We will be making some changes to the way our programmes will be delivered in 2021-22 to ensure we continue to respond to the ongoing Covid-19 pandemic. All programmes will be delivered in-person on campus with some specific sessions within each programme being delivered online in a pre-recorded format. Where necessary, changes will also be made to assessment formats.
All changes will be considered through the College's established processes to assure the quality of each programme. Approved changes to programmes will be published from 19 July.
If government guidelines change, it may mean we need to make further adjustments to teaching arrangements. If this is the case, you will be notified of any further changes.
The MA Promotional Media explores the impact of digital platformisation and automation on promotional professions, skills and techniques
You will explore the convergence between public relations, advertising, and marketing roles, as well as hybridised fields such as digital marketing, social media management and UX/UI design. This MA isn’t about studying ads or press coverage, but about becoming a professional who can cross-examine and critique the power dynamics between promotional professions, their client-organisations and today’s platformised media landscape.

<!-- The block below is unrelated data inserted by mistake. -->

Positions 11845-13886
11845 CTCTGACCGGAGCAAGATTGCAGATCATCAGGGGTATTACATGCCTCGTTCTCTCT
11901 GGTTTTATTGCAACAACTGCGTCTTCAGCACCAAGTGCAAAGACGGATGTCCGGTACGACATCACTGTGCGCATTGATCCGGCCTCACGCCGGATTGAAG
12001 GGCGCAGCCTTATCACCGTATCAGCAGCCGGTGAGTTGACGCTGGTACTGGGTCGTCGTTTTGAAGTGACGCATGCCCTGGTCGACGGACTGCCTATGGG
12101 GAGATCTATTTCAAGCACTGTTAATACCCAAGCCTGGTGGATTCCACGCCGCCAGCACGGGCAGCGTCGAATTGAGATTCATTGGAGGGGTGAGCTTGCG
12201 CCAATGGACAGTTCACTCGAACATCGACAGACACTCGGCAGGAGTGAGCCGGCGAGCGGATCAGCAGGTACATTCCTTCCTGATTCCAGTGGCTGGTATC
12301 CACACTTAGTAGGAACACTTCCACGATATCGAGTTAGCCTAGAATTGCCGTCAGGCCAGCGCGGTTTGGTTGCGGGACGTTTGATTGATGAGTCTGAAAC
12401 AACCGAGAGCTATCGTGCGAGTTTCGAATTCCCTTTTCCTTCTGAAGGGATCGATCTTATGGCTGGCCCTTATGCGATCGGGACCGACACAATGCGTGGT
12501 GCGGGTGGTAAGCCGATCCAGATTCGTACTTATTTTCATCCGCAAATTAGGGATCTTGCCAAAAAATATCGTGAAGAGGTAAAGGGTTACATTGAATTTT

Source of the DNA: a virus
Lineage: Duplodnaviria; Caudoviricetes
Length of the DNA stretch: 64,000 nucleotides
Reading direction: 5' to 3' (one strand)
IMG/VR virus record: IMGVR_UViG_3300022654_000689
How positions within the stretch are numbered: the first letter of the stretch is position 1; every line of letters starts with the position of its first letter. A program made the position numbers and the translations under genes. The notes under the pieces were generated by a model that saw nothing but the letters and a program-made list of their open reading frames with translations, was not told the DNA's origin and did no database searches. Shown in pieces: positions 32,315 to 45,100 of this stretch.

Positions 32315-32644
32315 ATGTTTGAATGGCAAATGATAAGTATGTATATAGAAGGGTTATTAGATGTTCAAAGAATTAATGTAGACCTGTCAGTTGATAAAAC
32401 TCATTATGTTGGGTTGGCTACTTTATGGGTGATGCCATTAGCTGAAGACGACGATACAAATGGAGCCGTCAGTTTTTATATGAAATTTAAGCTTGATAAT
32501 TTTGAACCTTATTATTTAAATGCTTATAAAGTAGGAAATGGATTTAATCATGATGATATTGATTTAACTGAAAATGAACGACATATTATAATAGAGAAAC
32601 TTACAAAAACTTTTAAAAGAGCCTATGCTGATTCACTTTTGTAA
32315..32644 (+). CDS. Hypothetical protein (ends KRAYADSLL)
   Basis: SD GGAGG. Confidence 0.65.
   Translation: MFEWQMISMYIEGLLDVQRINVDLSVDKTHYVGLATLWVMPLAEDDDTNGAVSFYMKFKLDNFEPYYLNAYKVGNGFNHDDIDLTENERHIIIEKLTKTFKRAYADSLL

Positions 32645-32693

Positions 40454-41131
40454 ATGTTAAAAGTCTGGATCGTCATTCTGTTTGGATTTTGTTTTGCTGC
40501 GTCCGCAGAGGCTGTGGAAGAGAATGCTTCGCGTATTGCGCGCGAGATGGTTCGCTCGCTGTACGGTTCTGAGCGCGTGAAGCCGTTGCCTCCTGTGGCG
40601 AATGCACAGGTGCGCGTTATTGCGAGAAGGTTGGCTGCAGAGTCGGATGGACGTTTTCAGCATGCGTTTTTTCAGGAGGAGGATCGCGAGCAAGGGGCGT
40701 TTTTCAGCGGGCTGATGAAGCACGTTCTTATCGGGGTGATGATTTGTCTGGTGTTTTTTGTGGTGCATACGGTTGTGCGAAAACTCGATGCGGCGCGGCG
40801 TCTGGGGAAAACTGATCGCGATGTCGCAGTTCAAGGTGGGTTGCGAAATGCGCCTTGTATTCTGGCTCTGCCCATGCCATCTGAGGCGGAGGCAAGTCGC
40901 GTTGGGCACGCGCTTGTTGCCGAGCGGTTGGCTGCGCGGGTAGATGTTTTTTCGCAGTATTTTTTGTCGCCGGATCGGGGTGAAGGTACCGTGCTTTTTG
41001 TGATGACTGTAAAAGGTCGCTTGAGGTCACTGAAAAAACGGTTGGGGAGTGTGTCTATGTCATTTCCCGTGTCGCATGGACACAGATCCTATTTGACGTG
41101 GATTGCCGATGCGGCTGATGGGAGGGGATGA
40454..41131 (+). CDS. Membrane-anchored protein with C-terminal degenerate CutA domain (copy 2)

At its core, this masters looks at how you can better serve society by improving communications across the promotional disciplines, and how public relations (PR), advertising, and marketing professionals can best develop within a challenging digital world. You’ll learn how to reflect on contemporary intellectual theories – including digital media studies, sociology, feminist theory and algorithmic culture – and apply them to workplace realities so you plan the next decade of your career.